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Berlin’s club culture feels like a final frontier of counterculture in Europe. As tourists, techno-lovers and locals flock into the city’s hedonistic venues year-round, the clubbing scene is evolving, while maintaining its signature edge. For many, it’s what the city is known for, and they can’t imagine Berlin without it. But the dulling of electric nightlife is becoming a familiar story across the Western world. As gentrification takes hold of cities, rents increase, property moguls move in and neighbours start to make noise complaints, pushing the locals and the underground culture out. However, Berlin has found an unlikely saviour in the city’s town hall, which is stepping in to defend its legendary techno scene.
The Berlin town hall has pledged to defend the city’s beloved nightlife, rolling out a 1 million euro ($1.18 million) fund to cover soundproofing and additional staff to support the thriving scene. Georg Kössler, a Greens party lawmaker, is the initiative’s most enthusiastic supporter. ‘Techno culture has given so much to Berlin, using some taxpayer money to support it is the least we can do,’ he said.
The move is a big gesture from the administration, and Lutz Leichsering, the spokesman for the Club Commission which includes 220 of the city’s best-known establishments among its ranks, says Berlin’s clubs have a strong place in the city. ‘We’re aware of the power we have, so we press home the benefit the city draws from us, from tourism to the property market to startups,’ he said.
The move is an important step to keeping Berlin’s clubs open and thriving, which is welcomed in the wake of many clubs closing their doors in the past six years.
A wave of closures has swept across Berlin since 2011, with 170 clubs shutting their doors for good. Licensing and health and safety concerns account for some clubs disappearing from the scene, including Neue Heimat, the market and club hotspot at Urban Spree which closed in 2015 for inadequate fire safety systems. Similarly, Stattbad Wedding, a beloved techno-bunker-style club, which regularly held a Boiler Room broadcast, was also shut down by authorities in 2015 for operating without a bar and gallery license. For many other clubs, though, permanent closure is the reality of rising rents, less available spaces and noise complaints.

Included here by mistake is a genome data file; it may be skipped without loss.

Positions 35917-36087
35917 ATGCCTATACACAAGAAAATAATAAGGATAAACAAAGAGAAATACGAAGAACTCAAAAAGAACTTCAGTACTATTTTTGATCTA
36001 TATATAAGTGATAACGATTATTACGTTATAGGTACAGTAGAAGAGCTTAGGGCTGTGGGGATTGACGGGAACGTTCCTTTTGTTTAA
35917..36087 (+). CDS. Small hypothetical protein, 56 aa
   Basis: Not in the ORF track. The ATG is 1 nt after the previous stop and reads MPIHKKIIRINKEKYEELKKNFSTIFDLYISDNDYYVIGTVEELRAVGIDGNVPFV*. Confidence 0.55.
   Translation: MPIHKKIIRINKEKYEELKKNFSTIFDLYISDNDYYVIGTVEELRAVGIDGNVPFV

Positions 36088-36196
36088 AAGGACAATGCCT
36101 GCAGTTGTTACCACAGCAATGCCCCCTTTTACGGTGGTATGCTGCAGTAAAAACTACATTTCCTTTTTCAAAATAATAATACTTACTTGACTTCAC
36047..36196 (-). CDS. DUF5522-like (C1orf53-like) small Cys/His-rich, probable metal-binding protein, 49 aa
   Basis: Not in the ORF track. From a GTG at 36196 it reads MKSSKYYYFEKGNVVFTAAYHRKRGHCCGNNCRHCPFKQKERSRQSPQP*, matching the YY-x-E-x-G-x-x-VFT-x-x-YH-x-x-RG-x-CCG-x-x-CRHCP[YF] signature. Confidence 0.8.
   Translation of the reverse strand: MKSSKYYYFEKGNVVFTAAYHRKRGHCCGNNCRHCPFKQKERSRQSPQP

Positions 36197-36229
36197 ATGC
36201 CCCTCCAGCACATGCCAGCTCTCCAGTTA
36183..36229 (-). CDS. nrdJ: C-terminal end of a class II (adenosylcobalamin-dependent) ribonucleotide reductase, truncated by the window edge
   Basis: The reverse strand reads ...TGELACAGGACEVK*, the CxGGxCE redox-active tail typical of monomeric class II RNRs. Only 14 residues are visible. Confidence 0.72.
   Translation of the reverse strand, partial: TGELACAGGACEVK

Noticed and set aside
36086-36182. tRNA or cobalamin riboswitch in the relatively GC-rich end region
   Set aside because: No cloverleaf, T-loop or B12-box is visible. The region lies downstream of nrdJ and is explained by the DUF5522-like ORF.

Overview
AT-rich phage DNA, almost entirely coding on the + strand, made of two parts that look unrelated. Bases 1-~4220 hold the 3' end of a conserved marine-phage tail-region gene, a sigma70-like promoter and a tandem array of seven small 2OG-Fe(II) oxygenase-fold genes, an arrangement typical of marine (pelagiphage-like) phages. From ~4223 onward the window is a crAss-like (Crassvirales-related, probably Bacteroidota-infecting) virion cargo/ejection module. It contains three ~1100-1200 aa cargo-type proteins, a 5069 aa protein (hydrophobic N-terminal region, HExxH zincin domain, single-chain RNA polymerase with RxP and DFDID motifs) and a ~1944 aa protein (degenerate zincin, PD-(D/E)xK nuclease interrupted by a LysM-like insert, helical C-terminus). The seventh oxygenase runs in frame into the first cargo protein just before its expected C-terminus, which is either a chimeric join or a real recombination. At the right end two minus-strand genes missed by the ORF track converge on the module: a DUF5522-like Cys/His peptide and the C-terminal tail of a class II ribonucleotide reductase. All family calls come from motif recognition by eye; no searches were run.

The Berlin town hall hopes the fund can help halt the sweeping closures that have affected the city in recent years. Politicians pledge to support and help save Berlin’s technoculture, in an effort to keep the city’s nightlife economy growing. As a growing number of tourists flock to the city each week, more than 12.7 million in 2016, the city is taking action to preserve the club scene beloved by locals and tourists alike.
Kössler, a 32-year-old self-proclaimed dedicated clubber, told the Local, ‘Politicians used to talk about Berlin clubs as something nice on the fringes…but very surprisingly, even our opponents in the (conservative) CDU are suddenly very passionate about this subject, which they call the ‘night economy’.
As Berlin’s party scene surges, the clubbing industry has seen an economic downturn in recent years, with a third of nightclubs closing down. This trend is permeating youth culture in major cities, with notable examples popping up in powerhouse capitals like London.
As lovers of thumping house beats look for a place to call home, Berlin is stepping up to the plate. Providing refuge and recognizing the role these establishments play in society.
The town hall’s fund is not the first victory Berlin’s clubs have seen. Infamous nightclub Berghain won a groundbreaking court case recognizing the city’s infamous techno temple as having a high culture status.
A German court ruled that Berghain provides more than mere entertainment and should, therefore, be taxed at a lower rate. Conceptualizing Berghain in this way has allowed it to stand up in court as an important cultural institution and the impacts of this decision are still having runoff effects on the way the city handles its exuberant nightlife.